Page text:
People cite lots of examples of how cloud services save money.  Top line these include: no capital investment in infrastructure and associated ongoing maintenance costs;  the ability to outsource IT support; reduced assurance and compliance costs related to specific infrastructure and security components; reduced application support costs; and the ability to scale on demand, rather than protracted and resource intensive upgrade and enhancement deployment cycles.   

The rapid speed to implementation, time to value and the agility cloud enables, clearly also deliver less direct, but nonetheless, equally important value and savings.

But more fundamentally it is the economics of the cloud service model that drives the substantive savings that position cloud technologies as the game changer solution as data and all things digital take precedence.  And more important, this is achieved whilst the customer retains complete control over their cloud service instances – a key reason why cloud trumps traditional managed service approaches every time.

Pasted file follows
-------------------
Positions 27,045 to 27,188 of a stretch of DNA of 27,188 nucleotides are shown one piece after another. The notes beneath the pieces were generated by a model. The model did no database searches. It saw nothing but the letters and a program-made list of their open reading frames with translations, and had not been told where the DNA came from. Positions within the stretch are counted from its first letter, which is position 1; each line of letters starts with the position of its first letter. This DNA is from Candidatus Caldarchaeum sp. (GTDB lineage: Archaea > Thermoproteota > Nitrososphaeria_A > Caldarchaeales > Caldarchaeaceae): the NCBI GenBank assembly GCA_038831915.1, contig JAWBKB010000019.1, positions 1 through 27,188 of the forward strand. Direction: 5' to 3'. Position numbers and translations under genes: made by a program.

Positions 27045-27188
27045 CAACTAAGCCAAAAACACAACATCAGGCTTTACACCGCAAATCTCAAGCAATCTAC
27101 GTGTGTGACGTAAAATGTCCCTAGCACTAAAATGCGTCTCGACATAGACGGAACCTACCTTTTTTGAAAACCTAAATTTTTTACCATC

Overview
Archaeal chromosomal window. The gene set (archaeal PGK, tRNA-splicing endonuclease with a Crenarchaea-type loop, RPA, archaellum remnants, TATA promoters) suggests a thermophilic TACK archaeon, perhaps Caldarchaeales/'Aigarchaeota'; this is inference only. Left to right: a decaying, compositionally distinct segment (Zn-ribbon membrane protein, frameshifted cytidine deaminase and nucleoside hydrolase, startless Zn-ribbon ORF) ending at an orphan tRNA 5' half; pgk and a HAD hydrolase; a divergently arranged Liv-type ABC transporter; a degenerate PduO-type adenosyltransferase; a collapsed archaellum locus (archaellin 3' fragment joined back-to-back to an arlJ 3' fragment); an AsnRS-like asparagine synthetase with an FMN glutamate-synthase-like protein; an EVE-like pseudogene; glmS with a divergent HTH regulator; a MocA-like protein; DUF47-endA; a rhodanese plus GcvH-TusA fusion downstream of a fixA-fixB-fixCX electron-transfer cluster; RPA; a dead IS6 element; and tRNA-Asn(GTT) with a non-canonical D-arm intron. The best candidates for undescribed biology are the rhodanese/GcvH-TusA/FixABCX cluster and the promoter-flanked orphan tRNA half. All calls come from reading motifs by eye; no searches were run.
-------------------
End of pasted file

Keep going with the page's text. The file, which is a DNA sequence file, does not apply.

The economics of cloud work like this.  

First – it’s a scale issue.  On the supply side, because the buying power of cloud providers reduces their unit costs, they can pass these savings on to customers – buying big delivers the cost efficiencies that come with economies of scale.

On the demand side, higher utilisation of the infrastructure assets of cloud providers, similarly drives costs down, which again, can be passed on to customers.

Second, cloud services are inherently standards based.  At a practical level this helps to provide clarity of design and enable seamless interoperability.  From a cost efficiency perspective, common standards-based frameworks facilitate re-use (as opposed to ‘re-creation’ every time) and prevent proliferation of costly bespoke solutions. Standards drive efficiencies and efficiencies deliver cost savings.

Third, cloud enables the alignment of technology utilisation with the demand patterns of end users. In other words, you only use what you need and pay for what you use.  You pay more as you use more.  And when you use less you pay less.  You can scale up and down to meet your needs. And you don’t pay for what you don’t use.

And finally, the ‘smarts’ of cloud – the ability to use technology automation, rather than people to manage your technology, reduces human resource costs – or at least enables them to focus on more value-add tasks.

In summary, the ‘economics’ of using cloud services means you get the cost benefits of scale; the cost efficiencies of standardisation; and the cost savings from only paying for what you use.

Economics like this means everyone wins.

Your Guide to Choosing A Cloud Provider
AUCloud: Keeping the data of Australians in Australia